Skinny Puppy Invoices the Gov’t $666,000, ‘A Random Evil Figure’

Skinny Puppy

Saturday, March 1

When Vancouver, B.C., electro-industrial pioneers Skinny Puppy “heard through a reliable grapevine that our music was being used in Guantanamo Bay prison camps to musically stun or torture people,” keyboardist cEvin Key (a copy editor’s worst nightmare) told Phoenix New Times, the news inspired the band’s new album, Weapon.

In response, the trio reportedly invoiced the government for $666,000, a sum the band calls a “random evil figure.” But it was all a ruse, a clever publicity stunt timed to the release of Weapon, the band’s 12th LP. “The album cover is the invoice,” Key says, which depicts a spider built from guns, blades, and bombs.

Though different in sound from the band’s early material, the new album fits in lockstep with Skinny Puppy’s boundary-pushing philosophy, blending politics with a roulette wheel of genres—segueing from ambient to cacophonous, electronic to organic, an evolution of its sound over three decades together. Though the band never hit the commercial highs of those they influenced, most notably Trent Reznor’s Nine Inch Nails (who admitted his song “Down in It” is a direct rip-off of Puppy’s “Dig It”), the band has certainly had lots of critical encouragement while retaining a core following.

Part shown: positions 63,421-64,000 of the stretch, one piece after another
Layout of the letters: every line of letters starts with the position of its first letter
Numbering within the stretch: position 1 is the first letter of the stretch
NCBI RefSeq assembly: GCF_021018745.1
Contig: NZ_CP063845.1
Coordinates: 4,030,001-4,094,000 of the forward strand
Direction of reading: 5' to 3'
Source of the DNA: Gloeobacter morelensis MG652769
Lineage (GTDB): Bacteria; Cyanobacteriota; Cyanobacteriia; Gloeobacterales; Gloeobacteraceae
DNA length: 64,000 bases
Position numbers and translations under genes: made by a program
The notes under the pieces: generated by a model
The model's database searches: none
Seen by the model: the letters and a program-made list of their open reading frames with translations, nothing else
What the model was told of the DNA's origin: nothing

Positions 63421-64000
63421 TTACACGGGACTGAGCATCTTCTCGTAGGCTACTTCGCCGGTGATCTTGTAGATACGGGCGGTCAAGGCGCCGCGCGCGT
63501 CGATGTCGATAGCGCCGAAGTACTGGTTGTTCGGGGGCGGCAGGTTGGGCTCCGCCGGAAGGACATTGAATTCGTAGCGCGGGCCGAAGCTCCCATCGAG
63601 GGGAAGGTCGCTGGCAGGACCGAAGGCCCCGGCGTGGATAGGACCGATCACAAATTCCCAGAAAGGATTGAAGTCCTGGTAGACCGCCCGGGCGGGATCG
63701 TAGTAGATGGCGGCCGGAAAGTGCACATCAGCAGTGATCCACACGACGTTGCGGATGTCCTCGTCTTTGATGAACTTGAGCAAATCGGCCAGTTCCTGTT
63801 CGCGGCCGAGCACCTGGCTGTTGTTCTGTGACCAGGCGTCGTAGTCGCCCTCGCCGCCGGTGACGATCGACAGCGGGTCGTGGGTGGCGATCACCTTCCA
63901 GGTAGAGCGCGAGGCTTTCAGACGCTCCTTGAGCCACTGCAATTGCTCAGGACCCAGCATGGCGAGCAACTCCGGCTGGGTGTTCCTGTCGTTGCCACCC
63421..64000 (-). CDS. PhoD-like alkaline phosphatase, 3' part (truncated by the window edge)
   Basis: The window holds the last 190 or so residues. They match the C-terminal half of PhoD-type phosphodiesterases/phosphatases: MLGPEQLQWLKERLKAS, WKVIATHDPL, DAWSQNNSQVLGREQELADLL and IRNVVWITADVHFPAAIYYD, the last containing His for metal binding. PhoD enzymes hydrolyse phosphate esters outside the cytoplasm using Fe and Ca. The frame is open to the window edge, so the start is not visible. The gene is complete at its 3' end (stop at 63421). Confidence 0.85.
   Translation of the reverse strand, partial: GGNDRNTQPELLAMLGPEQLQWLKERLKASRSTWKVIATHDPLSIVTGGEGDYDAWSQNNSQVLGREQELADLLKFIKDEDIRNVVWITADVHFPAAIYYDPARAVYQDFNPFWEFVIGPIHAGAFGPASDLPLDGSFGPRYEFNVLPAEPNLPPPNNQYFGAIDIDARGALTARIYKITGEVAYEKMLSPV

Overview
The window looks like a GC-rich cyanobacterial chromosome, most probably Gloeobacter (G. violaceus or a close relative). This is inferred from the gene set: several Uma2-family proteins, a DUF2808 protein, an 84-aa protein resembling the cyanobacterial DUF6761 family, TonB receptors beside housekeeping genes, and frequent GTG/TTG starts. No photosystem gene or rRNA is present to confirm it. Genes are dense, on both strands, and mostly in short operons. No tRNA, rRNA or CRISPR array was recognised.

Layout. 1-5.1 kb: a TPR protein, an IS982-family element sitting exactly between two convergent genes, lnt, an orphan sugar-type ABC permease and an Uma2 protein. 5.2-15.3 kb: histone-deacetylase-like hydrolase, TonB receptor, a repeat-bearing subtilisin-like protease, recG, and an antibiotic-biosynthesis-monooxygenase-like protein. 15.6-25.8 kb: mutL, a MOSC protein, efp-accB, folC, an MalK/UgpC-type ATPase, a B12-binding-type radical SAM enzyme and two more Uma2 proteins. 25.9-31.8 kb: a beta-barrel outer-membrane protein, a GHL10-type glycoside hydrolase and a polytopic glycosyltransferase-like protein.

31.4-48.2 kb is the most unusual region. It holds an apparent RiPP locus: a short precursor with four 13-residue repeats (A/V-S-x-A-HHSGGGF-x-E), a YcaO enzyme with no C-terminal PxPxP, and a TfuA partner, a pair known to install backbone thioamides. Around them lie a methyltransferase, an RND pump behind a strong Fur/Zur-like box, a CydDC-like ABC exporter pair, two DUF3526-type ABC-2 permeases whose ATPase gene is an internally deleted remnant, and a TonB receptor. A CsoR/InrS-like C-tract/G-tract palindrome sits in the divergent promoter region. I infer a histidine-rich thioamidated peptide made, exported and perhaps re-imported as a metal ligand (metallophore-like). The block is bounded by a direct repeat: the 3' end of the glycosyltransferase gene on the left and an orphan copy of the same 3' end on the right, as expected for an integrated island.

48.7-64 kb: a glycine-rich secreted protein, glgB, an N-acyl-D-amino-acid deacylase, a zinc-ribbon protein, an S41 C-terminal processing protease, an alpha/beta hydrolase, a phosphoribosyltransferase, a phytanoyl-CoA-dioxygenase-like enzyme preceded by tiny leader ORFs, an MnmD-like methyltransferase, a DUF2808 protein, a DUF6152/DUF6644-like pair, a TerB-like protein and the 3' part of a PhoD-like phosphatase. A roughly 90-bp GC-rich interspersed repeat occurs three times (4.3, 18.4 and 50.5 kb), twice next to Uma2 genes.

Weapon is no exception. AllMusic.com calls it “an electro-industrial winner released when few were asking for one,” while Canadian indie rag Exclaim! says the album is “a testament to one of the few reformed bands still striving to push, not just themselves, but an entire bygone genre forward.”

If the records are powerful statements on their own, Skinny Puppy’s live shows are all-sensory assaults. The band puts an equal amount of thought into the concert experience; expect projections, elaborate lighting, masks, costume changes, and visual stimulations that match the aural ones. With Baal. The Showbox, 1426 First Ave., 628-3151, showboxonline.com. 9 p.m. SOLD OUT. 21 and over.

 
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